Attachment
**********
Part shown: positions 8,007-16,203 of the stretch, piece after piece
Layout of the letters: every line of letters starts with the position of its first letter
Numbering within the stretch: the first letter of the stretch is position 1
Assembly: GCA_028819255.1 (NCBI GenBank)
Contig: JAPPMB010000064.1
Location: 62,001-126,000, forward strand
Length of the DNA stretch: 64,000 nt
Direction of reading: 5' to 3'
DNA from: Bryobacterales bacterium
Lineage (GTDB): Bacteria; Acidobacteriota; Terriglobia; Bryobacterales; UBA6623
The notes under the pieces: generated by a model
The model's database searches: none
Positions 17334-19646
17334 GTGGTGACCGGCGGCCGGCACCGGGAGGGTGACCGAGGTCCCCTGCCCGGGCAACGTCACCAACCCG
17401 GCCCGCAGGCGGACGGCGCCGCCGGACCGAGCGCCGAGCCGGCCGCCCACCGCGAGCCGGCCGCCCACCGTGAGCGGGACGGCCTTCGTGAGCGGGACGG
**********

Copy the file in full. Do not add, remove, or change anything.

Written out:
Part shown: positions 8,007-16,203 of the stretch, piece after piece
Layout of the letters: every line of letters starts with the position of its first letter
Numbering within the stretch: the first letter of the stretch is position 1
Assembly: GCA_028819255.1 (NCBI GenBank)
Contig: JAPPMB010000064.1
Location: 62,001-126,000, forward strand
Length of the DNA stretch: 64,000 nt
Direction of reading: 5' to 3'
DNA from: Bryobacterales bacterium
Lineage (GTDB): Bacteria; Acidobacteriota; Terriglobia; Bryobacterales; UBA6623
The notes under the pieces: generated by a model
The model's database searches: none
Positions 17334-19646
17334 GTGGTGACCGGCGGCCGGCACCGGGAGGGTGACCGAGGTCCCCTGCCCGGGCAACGTCACCAACCCG
17401 GCCCGCAGGCGGACGGCGCCGCCGGACCGAGCGCCGAGCCGGCCGCCCACCGCGAGCCGGCCGCCCACCGTGAGCGGGACGGCCTTCGTGAGCGGGACGG